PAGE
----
Wilkes-Barre Times-Leader April 18, 1991
Brewery Tour is on Tap for May
By Chris Ritchie
Stand before the aging shell of the Stegmaier buildings today and it's easy to overlook an era when at least 30 regional breweries pumped beer and dollars into the Northeastern Pennsylvania economy.
An that's the reason behind next month's Brewery Tour, co-sponsored by the Wyoming Historical and Geological Society and the Lackawanna County Historical Society.
"Because nearly all the breweries are closed now, many people don't realize what a big part they played in our local economy," says Mary Ruth Kelly, the executive director of the local historical society. "Look at the Stegmaier house in Wilkes-Barre and you'll realize not all the mansions in town belonged to the coal barons."
The excursion scheduled for Saturday, May 4, will visit the sites of the former Reichard & Weaver brewery and the Stegmaier brewery in Wilkes-Barre; the Hughes & Glennon brewery in Exeter; the Susquehanna Brewing Co. brewery in Nanticoke; and the E. Robinson's Sons brewery, Standard Brewing Co.'s brewery and the Anthracite Brewing Company's brewery in Scranton.
It also features a tour of the Lion Brewery in Wilkes-Barre, the only operating brewery in the region. The cost is $15. Registration deadline is Thursday, April 25; seating is limited.
Pennsylvania Brewery Historians Rich Dochter, a day-care center director from Lock Haven, and Rich Wagner, a high school science teacher from Hatboro, will lead the tour.
"We try to flesh out a decaying building by telling what was going on inside during its heydays," says Wagner.
In 1980 the two college buddies began an odyssey to document the state's breweries, visiting more than 400 sites. Their findings will be included in a guidebook detailing the history of brewing in the Keystone State.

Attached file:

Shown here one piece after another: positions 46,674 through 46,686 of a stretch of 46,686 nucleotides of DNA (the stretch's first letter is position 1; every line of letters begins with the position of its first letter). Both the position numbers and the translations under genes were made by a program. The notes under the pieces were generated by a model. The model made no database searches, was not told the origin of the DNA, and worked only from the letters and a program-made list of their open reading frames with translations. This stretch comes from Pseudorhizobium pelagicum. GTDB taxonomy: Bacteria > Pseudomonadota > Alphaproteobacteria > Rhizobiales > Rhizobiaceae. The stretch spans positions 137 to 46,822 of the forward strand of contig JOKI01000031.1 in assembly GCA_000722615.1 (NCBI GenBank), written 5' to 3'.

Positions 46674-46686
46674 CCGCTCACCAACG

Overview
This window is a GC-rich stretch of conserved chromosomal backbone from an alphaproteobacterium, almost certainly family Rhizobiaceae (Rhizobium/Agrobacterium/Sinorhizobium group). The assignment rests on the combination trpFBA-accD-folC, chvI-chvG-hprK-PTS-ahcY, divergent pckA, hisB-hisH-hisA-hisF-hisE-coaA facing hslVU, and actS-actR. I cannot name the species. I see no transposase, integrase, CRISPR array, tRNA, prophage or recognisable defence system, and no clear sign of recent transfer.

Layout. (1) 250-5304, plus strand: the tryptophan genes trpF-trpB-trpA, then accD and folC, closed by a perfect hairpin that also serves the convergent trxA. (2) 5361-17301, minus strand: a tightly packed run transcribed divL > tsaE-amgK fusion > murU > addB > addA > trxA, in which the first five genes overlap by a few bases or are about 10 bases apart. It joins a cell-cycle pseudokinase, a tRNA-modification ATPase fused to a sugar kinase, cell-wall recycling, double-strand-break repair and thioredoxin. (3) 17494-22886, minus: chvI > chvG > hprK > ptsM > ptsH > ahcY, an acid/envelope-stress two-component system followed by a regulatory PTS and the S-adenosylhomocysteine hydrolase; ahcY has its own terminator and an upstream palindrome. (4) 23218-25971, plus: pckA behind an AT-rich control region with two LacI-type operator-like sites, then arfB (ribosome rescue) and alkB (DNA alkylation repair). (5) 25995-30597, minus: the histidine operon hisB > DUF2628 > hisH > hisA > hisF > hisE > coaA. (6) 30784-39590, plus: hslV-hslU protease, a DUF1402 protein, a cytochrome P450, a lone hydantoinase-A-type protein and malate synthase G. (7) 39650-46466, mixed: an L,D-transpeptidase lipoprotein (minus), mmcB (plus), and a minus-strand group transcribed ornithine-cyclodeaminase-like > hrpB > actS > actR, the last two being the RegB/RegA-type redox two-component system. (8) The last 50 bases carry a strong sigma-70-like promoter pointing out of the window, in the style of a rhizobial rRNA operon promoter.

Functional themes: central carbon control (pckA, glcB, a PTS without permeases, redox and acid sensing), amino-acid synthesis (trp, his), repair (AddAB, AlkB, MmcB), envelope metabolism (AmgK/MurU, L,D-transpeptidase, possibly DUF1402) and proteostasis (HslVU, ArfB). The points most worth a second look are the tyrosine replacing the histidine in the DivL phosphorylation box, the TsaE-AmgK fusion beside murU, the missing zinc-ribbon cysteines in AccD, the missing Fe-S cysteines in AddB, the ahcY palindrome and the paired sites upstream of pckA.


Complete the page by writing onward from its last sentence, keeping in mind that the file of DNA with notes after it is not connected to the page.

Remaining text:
Wagner explained that brewing in Northeastern Pennsylvania paralleled the development of the other main industries of the region, coal, railroads and textiles.
"You had a lot of workers come to the area who were very thirsty after doing their jobs," says Wagner, whose favorite brew is Stegmaier 1857. ("It's made like beer used to be, " he says).
During the first quarter of the 20th century, at least 30 regional breweries served the Wilkes-Barre/Scranton area according to Wagner. Studying their history can lead to an appreciation of a region's culture and economy, he believes.
"You also get a feel for immigration patterns," says Wagner. "What's unique about Wilkes-Barre/Scranton is that most of its brewmasters were Irish. Traditionally, you see German names.
The Brewery Tour marks the first time the two local historical societies have worked together. The agencies' directors hope it will not be the last.
"People have said to us, 'You two should get together'," says Mary Ellen Calemmo, executive director of the Lackawanna Historical Society
Since announcing the tour, Calemmo has been surprised by the number of people who have told her some member of their family once worked in an area brewery.
"Hopefully the tour will make people realize the vital importance of their heritage," says Calemmo.